9/26/05

Train Movements not Muscles

Movement of the body is not an isolated event that occurs at one joint or in one plane of motion. It is a complex event that involves synergists, stabilizers, neutralizers, and antagonists all working together to produce and reproduce efficient movement in all three planes of motion. The cornerstone of functional training and rehabilitation is to train movements, not muscles. The muscles are slaves of the brain. The brain does not recognize isolated muscles; it recognizes patterns of movement in response to sensory input from the environment. Training isolated movements, individual muscles, has the potential to create tremendous neural confusion. This is something to avoid at all costs. It may be more convenient to train an individual muscle, but it is not correct. It complicates the process of getting that muscle to work as part of an integrated whole. Integrated movements are simple because they take advantage of the wisdom of the body to solve movement problems..

4 Comments:

At 9/27/05, 4:34 PM, Anonymous Anonymous said...

I agree that training movement has shown to be more effective for improving athletic performance than more "traditional" type strength training. I think two of the biggest obstacles are getting past all the training methods used in the past, and then to convince your athletes that they need movement training as opposed to the preconceived notions of strength training they usually enter the facility with. Most athletes want to perform single plane movements such as bench press and barbell curls, because that’s what they see in magazine or at the gym. I think they feel they are missing out if those aren’t done. I’ve had good success in developing a program that has some of both, with a progression towards increasing the amount of movement training over single plane.

 
At 9/27/05, 6:30 PM, Blogger jbeyle said...

I think a lot of athletes perform single plane isolation exercises because more often than not, that is what they are taught and what is measured and expected. I have seen 2 training programs recently given to athletes by their high school sport coach and it was all single plane and mostly machine based. And in the local helath clubs, most "sport" trainers have their athletes run a mile, then lift circuit style on machines. It's tougher to teach a "new" way when they have been introduced to this less functional training. I often work with kids who have trained that way and got hurt, or the parents don't feel they are being taught correctly or are being supervised adequately. One advantage I have is in teaching middle school, I find that most kids are open minded and eager to learn. This is a great time to get your point across about this type of training. But it is difficult to change their minds when the only way to get their "name on the board/wall" is to leg press or bench more.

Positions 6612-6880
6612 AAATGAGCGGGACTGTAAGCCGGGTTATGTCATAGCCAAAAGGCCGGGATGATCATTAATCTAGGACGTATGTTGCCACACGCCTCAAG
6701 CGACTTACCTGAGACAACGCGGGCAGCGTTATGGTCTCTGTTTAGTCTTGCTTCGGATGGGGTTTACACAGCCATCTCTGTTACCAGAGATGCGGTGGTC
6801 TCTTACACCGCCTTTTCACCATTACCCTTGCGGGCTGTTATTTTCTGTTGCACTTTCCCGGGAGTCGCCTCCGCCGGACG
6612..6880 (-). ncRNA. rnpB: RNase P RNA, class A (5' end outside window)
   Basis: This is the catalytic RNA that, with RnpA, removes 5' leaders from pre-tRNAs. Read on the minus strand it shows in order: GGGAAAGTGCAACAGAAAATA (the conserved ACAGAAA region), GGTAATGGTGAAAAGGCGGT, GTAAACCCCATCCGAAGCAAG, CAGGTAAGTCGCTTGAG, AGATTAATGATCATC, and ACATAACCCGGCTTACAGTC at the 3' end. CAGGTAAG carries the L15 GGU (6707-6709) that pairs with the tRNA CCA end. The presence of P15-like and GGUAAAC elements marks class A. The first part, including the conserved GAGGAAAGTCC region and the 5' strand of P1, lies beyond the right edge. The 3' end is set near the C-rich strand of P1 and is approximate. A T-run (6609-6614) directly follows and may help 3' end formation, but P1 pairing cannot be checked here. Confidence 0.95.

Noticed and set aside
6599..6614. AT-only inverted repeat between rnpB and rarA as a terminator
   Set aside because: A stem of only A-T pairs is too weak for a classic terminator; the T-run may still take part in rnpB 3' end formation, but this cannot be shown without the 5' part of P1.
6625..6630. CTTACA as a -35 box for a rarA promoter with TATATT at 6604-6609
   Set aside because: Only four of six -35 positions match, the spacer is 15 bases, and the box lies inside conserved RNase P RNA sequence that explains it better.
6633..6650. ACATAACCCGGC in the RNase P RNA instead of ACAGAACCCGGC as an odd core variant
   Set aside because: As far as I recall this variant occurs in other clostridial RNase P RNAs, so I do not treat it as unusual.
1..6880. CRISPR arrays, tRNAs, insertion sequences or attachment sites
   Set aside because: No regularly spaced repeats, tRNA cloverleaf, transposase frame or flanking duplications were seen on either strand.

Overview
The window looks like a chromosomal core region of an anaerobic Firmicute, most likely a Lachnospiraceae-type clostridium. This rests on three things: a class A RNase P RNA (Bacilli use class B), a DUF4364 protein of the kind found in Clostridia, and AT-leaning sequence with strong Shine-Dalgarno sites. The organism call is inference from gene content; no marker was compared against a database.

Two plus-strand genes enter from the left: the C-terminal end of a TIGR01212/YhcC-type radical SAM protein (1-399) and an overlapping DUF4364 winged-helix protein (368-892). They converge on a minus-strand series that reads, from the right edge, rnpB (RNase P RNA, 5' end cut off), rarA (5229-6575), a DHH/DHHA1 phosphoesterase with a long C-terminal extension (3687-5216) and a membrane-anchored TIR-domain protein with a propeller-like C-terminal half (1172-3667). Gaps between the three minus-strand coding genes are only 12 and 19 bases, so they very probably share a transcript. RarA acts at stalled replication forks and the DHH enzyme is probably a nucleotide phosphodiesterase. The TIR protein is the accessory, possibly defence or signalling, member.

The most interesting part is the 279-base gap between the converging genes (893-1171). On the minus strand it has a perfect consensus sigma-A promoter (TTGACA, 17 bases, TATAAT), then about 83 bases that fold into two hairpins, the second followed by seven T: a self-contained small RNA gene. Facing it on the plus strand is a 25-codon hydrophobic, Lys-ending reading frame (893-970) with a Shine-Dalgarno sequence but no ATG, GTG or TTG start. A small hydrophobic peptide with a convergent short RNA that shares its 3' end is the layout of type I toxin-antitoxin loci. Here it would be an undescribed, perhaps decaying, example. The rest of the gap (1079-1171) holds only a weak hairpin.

Bit of a ramble. I hope it makes sense.
JBeyle

 
At 9/28/05, 8:41 AM, Blogger Joe P. said...

A study in the International Journal of Sports Medicine in 2001 compared strength gains made in "functional" types of strength training to machine training. The strength gains were greater in the functional group, AND, postural sway actually increased in the machine group. Not good if you're trying to prevent injuries.

 
At 9/29/05, 9:07 AM, Anonymous Geoff Neupert said...

Please don't mistake this for a pro-bodybuilding post, but why can't both isolation and integration work simultaneuosly? I've been following your work and Gary Gray's work for years, but have had success "isolating" a weak muscle and then "integrating" it into a functional movement pattern. Is this really an "all or nothing" approach? I would argue that the body surely knows muscles as well as movement and that's why we have compensation patterns--the body can't use the muscle(s) it's supposed to and therefore uses what's available to get the job done. Restore the proper function of a muscle or group of muscles and you restore proper movement patterns, right?

 

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